With more than a half dozen alumni competing at the collegiate level, Proctor’s girls’ varsity lacrosse program has consistently produced athletes who understand the physical and mental components of the game. During a spring season that has seen more practice days with snow than sun, that mental fortitude has been incredibly important. Coming off three straight losses, the girls look to rebound today when they host Hebron Academy at 4:30 PM on Farrell Field.
A cold, snowy April has added additional challenges to Proctor’s boys’ varsity lacrosse team this spring as the group works to find its identity under first year head coach, Travis Glennon, assistant coach Hunter Churchill ‘01, and captains Sam Fulton ‘18 and Lance Crate ‘18. Graduating twelve seniors off last year’s roster, the team knew the transitions that lay ahead would bring with it equal parts opportunity and challenge.
Teaching can be a seriously humbling life. I can’t speak for other teachers as to why they started teaching but I assume inspiring students fits somewhere on the list for many of us. I’d love to think of myself leading the charge for my students as they learn about the world and find a path that inspires them. Many schools espouse the idea that we need to be learning for the world beyond the classroom; that part isn’t something that is unique to Proctor. The difference for us is that we have built a school that doesn’t only talk about it but makes it happen and has made it the norm for our students.
I was in Maine this week, in Freeport, for an appointment to see an old friend. We’d set up the meeting a couple of weeks ago. She was someone who I had worked with years ago, in the late 90s at LL Bean, and today is the Chief Human Resources Officer at the company. She is someone wise with a quick wit, ready to laugh or share a world of experience. I see her as a friend even though we hadn’t seen each other in over 15 years. No Facebook connections, no instagram feed.
As we prepare for another 60 families to arrive on campus tomorrow morning for our second Admissions Revisit Day, we can’t help but pause to consider: What attracts a family to a school like Proctor? We shared THIS POST earlier this winter as we looked at the different “pain points” we solve for families, but we also need to think on a grander scale in order to truly answer this question. Families are flocking to Proctor in record numbers because the intangibles of a Proctor education align with what our world needs most right now: good people.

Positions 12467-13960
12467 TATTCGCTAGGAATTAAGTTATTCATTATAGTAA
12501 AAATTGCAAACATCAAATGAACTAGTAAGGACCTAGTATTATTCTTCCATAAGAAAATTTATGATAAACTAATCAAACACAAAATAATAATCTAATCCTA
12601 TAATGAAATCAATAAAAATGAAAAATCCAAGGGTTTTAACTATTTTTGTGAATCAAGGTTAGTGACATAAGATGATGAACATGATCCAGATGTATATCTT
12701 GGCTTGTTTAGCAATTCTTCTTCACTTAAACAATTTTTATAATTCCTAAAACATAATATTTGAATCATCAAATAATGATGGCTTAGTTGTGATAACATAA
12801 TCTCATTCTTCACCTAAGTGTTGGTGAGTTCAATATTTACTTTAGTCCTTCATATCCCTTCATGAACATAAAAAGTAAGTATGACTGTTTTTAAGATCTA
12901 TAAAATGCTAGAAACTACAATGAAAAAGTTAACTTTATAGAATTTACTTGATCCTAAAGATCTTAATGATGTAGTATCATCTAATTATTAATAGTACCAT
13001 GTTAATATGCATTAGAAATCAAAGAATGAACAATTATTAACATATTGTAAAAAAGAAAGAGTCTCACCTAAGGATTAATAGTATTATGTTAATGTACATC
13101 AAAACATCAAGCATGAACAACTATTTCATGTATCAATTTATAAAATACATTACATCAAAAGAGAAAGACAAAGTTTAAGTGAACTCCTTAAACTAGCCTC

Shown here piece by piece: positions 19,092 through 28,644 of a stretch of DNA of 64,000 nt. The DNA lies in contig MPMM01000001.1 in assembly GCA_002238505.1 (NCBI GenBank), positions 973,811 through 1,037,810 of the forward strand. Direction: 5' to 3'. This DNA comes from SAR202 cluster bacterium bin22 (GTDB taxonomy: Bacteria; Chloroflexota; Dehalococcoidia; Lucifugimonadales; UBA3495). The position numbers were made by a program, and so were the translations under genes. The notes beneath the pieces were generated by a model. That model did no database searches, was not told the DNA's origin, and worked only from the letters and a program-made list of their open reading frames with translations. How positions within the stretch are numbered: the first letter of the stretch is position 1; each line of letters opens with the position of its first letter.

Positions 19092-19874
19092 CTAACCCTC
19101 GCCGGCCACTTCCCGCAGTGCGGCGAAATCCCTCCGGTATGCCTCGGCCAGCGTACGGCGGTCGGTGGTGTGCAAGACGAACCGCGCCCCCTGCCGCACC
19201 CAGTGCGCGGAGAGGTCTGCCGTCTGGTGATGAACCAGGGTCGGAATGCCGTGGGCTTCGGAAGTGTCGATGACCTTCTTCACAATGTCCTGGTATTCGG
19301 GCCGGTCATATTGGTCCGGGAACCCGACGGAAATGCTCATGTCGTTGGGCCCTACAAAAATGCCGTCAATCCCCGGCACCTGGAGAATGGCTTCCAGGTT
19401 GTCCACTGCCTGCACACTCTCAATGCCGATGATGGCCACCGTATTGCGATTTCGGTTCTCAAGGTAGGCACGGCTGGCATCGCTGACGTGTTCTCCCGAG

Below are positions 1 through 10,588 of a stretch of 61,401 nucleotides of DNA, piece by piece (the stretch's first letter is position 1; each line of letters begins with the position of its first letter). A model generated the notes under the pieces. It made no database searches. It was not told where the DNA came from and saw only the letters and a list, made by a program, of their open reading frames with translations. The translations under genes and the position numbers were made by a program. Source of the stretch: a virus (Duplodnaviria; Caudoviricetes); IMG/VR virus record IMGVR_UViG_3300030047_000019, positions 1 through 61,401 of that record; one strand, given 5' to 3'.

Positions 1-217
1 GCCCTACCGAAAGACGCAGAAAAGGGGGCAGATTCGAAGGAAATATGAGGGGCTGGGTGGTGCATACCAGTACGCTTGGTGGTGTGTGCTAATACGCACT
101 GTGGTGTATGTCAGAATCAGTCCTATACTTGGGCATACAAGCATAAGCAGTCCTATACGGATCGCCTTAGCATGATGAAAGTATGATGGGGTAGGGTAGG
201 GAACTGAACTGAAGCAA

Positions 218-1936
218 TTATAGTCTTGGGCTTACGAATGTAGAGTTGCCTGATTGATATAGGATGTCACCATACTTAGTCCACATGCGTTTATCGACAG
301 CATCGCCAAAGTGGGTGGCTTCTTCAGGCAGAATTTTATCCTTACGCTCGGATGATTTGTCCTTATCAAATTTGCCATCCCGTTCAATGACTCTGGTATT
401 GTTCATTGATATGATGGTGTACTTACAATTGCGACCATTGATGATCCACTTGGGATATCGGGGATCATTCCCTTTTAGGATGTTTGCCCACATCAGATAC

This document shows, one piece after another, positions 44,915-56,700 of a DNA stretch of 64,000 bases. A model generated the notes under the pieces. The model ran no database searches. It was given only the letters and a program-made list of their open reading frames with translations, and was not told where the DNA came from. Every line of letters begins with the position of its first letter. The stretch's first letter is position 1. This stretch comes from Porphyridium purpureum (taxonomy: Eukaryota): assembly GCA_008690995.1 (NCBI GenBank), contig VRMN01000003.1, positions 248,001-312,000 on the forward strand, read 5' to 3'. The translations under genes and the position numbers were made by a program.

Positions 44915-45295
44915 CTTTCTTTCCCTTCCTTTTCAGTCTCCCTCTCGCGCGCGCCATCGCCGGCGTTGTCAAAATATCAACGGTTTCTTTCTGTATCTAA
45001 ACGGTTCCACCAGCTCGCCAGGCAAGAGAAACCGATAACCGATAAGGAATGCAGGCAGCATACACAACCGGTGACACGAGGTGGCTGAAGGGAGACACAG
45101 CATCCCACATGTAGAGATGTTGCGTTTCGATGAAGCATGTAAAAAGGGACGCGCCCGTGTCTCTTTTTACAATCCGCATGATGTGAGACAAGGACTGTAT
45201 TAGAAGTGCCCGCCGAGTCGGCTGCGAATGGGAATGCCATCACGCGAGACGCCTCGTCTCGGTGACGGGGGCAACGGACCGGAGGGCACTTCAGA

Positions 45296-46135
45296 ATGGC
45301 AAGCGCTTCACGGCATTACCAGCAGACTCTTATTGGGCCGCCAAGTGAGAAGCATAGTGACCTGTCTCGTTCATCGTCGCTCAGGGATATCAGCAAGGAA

Our first day in Segovia was tumultuous. We landed early on Tuesday morning in Madrid excited to see Ryan and Mikaela. As most of us did not sleep on the red eye from Boston Logan, it was slightly difficult to be as enthusiastic as they were. To increase our fatigue we were thrown straight into a barrage of Spanish from our host families. Communicating in a mix of English and broken Spanish we tried to convey that we desperately needed a siesta (nap). After this, most of us only woke up for dinner and slept through the night to the following morning. Better rested, but still somewhat disoriented, we all converged at the aqueduct for our first full day in Segovia. Looking up at the ancient Roman water slide the group became excited for our time abroad.
For Bob Beattie ‘51, a post-graduate year at Proctor Academy in 1950-1951 was just what he needed to propel him into his collegiate years at Middlebury College and a career coaching and promoting the sport of alpine skiing. Beattie passed away at the age of 85 on April 1, 2018. Today, we recognize his unparalleled impact on the sport of alpine skiing and his connection as an alum of Proctor Academy.
The Admissions process at boarding schools has shifted considerably over the past decade with technological advancements and the advent of a common application. Students are applying to more schools, their resumes more full than ever, as they weigh options and try to find the school that will prepare them best for college and life beyond. For schools vying for the most talented, diverse, interesting group of students for the 2018-2019 school year, Revisit Days are critical to helping provide families a transparent window into who we are as a community.